The new Sentra not only sheds the dowdy look of its predecessor, but it also brings a remarkable transformation to the driving experience. We found it to be one of the best compact sedans, thanks to capable ride and handling, good fuel economy, relatively roomy interior, and intuitive controls. The upgraded powertrain is a pleasant 149-hp, 2.0-liter four-cylinder engine that replaced the rougher 1.8-liter.
Nissan Sentra Road Test

The new Sentra not only sheds the dowdy look of its predecessor, but it also brings a remarkable transformation to the driving experience. We found it to be one of the best compact sedans, thanks to capable ride and handling, good fuel economy, relatively roomy interior, and intuitive controls.

The upgraded powertrain is a pleasant 149-hp, 2.0-liter four-cylinder engine that replaced the rougher 1.8-liter. The continuously variable transmission (CVT) acts like a refined conventional unit and ensures a predictable, unobtrusive power delivery. Together, they endow the Sentra with relatively quick acceleration and commendable 32 mpg overall in our tests.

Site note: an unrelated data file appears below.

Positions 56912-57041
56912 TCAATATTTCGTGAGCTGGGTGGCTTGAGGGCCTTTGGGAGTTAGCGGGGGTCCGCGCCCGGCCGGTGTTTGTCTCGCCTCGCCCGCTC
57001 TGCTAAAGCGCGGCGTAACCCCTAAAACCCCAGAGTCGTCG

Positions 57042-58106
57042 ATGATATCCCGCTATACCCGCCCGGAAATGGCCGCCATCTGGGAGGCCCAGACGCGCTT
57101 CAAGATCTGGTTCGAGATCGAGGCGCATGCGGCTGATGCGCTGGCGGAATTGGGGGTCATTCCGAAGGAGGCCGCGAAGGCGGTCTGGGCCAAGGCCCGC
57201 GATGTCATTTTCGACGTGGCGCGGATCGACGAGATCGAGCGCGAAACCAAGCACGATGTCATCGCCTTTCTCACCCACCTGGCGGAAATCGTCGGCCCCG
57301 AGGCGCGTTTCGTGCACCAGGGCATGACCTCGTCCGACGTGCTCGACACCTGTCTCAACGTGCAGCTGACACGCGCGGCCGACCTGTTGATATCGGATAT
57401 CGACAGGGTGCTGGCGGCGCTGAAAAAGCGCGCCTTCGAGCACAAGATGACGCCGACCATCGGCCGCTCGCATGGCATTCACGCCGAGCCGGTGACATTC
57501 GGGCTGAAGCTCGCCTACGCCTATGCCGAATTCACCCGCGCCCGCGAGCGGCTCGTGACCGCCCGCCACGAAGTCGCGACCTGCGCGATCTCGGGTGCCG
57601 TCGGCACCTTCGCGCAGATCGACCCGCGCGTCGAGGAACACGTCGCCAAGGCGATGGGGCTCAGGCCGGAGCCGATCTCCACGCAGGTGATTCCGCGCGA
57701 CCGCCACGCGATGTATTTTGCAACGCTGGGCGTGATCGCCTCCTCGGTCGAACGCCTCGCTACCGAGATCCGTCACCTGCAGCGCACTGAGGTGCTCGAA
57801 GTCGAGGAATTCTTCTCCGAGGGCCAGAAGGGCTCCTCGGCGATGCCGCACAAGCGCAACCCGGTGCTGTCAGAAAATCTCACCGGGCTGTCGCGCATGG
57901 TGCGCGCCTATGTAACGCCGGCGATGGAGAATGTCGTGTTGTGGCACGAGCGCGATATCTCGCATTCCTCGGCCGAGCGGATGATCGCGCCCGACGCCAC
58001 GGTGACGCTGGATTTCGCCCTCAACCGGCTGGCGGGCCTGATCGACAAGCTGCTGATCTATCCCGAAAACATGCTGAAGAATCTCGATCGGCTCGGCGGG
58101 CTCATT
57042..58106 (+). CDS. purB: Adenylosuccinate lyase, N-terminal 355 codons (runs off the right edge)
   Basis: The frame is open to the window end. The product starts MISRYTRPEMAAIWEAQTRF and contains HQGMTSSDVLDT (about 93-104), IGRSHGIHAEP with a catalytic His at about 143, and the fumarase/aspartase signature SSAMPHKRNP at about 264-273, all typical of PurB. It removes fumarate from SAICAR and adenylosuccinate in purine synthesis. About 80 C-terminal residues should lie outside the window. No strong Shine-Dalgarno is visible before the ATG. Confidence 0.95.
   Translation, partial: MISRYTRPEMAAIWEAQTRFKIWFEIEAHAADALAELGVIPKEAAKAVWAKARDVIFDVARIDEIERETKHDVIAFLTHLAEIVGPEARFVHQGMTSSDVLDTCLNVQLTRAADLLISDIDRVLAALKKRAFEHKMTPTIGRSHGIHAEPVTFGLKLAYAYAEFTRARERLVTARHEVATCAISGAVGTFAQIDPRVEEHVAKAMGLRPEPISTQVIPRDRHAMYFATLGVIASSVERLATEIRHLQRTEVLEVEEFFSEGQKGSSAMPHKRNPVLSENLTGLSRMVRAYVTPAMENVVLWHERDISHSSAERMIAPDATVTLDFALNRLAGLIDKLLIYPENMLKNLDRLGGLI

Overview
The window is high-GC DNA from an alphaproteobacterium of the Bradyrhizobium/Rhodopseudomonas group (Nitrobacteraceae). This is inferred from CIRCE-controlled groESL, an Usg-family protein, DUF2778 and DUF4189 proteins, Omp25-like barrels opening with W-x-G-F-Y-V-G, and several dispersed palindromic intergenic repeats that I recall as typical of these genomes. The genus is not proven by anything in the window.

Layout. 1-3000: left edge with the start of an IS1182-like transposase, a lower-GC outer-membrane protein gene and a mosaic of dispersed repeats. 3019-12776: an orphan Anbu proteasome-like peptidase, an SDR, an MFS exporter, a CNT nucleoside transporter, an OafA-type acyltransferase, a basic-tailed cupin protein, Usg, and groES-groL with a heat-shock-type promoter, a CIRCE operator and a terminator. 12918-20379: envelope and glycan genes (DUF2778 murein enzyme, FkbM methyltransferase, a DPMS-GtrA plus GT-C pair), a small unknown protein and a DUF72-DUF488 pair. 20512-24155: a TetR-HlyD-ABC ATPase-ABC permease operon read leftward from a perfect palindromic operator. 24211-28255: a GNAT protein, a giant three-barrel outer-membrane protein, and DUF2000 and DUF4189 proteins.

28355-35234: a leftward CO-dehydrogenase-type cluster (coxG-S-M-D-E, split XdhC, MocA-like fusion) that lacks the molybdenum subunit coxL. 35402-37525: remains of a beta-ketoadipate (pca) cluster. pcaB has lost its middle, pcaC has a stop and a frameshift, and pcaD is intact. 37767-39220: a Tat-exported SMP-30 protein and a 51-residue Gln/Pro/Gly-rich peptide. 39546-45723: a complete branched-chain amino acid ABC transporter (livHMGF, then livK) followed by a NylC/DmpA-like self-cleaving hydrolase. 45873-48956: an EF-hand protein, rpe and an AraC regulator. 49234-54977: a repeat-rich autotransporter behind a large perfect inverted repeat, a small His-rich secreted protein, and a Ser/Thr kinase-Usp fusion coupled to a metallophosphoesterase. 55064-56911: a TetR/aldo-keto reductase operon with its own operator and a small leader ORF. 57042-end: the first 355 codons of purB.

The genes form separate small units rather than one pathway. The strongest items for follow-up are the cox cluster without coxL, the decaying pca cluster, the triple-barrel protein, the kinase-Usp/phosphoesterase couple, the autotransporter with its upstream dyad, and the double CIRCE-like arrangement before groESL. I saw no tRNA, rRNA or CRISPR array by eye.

The lower stance, combined with more advanced rear suspension improves ride and handling. The Sentra feels responsive in corners and remains secure even when pushed to its limits on our track. The ride is steady and absorbent, but we would caution that the wider tires on the SR trim take away from ride comfort.

Best Version to Get
At minimum, we’d get the SV since it comes with Android Auto and Apple CarPlay, automatic climate control, larger touch screen, and push-button start. We would also add the Premium package, which brings a power seat with lumbar adjustment, but avoid the SR because of the larger 18-inch wheels that...
Road Test Scores by Trim
sedan SV 4-cyl CVT
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